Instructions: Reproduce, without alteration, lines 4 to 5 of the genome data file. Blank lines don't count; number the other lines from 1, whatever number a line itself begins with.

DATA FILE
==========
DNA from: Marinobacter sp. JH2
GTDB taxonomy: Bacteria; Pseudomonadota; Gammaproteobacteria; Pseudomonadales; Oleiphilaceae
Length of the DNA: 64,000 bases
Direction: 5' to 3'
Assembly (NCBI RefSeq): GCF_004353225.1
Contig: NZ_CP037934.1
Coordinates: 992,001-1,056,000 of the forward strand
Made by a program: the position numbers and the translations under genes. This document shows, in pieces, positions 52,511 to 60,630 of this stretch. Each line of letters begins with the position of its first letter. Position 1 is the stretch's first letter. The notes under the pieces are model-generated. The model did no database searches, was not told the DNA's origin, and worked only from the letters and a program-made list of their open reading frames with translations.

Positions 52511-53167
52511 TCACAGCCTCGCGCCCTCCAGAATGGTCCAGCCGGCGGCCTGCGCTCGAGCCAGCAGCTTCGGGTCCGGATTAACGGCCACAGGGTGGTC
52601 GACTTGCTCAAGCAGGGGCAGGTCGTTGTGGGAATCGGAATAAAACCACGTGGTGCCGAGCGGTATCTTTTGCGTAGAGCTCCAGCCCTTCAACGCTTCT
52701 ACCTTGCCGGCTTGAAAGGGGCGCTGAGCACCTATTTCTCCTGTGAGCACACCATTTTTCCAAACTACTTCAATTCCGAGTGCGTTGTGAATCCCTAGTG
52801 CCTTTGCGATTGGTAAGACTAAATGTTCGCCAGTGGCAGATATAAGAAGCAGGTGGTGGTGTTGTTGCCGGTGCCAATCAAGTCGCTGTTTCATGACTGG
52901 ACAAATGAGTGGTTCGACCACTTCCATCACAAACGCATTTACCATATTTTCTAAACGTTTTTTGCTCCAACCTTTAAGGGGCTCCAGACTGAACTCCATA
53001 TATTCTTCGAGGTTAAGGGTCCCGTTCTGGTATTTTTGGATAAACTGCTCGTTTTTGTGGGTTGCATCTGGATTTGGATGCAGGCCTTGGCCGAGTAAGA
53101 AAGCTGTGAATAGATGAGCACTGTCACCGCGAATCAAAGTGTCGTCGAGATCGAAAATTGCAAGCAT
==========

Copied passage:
Direction: 5' to 3'
Assembly (NCBI RefSeq): GCF_004353225.1